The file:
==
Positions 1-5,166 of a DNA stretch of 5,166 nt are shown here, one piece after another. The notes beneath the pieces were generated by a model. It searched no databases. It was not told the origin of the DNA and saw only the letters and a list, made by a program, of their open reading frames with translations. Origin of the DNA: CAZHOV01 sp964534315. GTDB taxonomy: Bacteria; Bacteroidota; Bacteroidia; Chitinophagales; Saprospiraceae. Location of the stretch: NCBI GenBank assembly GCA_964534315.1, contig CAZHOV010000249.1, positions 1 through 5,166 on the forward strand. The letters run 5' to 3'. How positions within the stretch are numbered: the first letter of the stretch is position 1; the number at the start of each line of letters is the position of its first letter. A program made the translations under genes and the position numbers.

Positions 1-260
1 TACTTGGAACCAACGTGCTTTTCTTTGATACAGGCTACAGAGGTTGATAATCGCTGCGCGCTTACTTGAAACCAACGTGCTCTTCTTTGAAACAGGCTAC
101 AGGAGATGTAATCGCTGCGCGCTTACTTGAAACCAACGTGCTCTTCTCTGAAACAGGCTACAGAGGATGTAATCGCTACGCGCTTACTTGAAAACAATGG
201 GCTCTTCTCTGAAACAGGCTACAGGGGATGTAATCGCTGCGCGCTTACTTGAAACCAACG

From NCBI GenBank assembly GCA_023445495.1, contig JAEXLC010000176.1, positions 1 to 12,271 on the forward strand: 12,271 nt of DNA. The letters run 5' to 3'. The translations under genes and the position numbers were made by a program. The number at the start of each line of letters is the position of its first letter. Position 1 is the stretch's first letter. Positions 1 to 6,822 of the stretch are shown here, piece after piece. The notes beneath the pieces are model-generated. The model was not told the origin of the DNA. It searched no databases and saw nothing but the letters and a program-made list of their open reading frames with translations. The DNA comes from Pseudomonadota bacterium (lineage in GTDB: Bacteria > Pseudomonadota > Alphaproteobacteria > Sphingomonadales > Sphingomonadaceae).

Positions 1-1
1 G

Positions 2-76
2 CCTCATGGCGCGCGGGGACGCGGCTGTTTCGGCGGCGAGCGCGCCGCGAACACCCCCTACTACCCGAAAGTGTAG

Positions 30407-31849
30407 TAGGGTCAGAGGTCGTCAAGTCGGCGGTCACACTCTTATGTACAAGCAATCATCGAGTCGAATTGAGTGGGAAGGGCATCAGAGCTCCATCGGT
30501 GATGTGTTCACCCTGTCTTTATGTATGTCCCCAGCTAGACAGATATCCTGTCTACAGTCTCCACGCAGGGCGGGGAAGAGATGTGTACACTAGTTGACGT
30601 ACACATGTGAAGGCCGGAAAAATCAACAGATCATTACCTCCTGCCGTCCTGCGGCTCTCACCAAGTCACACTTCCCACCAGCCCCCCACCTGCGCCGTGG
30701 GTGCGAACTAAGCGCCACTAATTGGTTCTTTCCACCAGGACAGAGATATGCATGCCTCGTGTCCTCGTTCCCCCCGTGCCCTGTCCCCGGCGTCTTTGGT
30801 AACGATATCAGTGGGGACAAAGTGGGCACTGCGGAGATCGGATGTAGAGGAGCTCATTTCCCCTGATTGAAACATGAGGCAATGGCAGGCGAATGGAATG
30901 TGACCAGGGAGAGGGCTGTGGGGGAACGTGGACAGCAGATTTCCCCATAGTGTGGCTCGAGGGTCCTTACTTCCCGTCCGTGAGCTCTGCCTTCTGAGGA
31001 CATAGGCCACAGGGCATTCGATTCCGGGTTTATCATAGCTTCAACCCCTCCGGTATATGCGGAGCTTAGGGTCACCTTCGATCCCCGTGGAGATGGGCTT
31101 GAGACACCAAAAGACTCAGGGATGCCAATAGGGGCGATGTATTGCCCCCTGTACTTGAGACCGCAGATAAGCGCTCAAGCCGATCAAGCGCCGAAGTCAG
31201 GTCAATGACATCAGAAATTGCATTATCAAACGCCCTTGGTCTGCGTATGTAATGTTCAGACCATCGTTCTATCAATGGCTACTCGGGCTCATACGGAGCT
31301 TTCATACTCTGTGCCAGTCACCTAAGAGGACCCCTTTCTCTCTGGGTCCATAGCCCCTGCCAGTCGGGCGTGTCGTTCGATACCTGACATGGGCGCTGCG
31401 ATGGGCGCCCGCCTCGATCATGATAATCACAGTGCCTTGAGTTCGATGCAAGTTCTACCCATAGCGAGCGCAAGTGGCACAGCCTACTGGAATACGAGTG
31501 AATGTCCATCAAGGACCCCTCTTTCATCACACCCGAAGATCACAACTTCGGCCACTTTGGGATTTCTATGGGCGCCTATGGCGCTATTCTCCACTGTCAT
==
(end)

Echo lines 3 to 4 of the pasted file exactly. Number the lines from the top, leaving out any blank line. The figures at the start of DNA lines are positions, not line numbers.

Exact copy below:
1 TACTTGGAACCAACGTGCTTTTCTTTGATACAGGCTACAGAGGTTGATAATCGCTGCGCGCTTACTTGAAACCAACGTGCTCTTCTTTGAAACAGGCTAC
101 AGGAGATGTAATCGCTGCGCGCTTACTTGAAACCAACGTGCTCTTCTCTGAAACAGGCTACAGAGGATGTAATCGCTACGCGCTTACTTGAAAACAATGG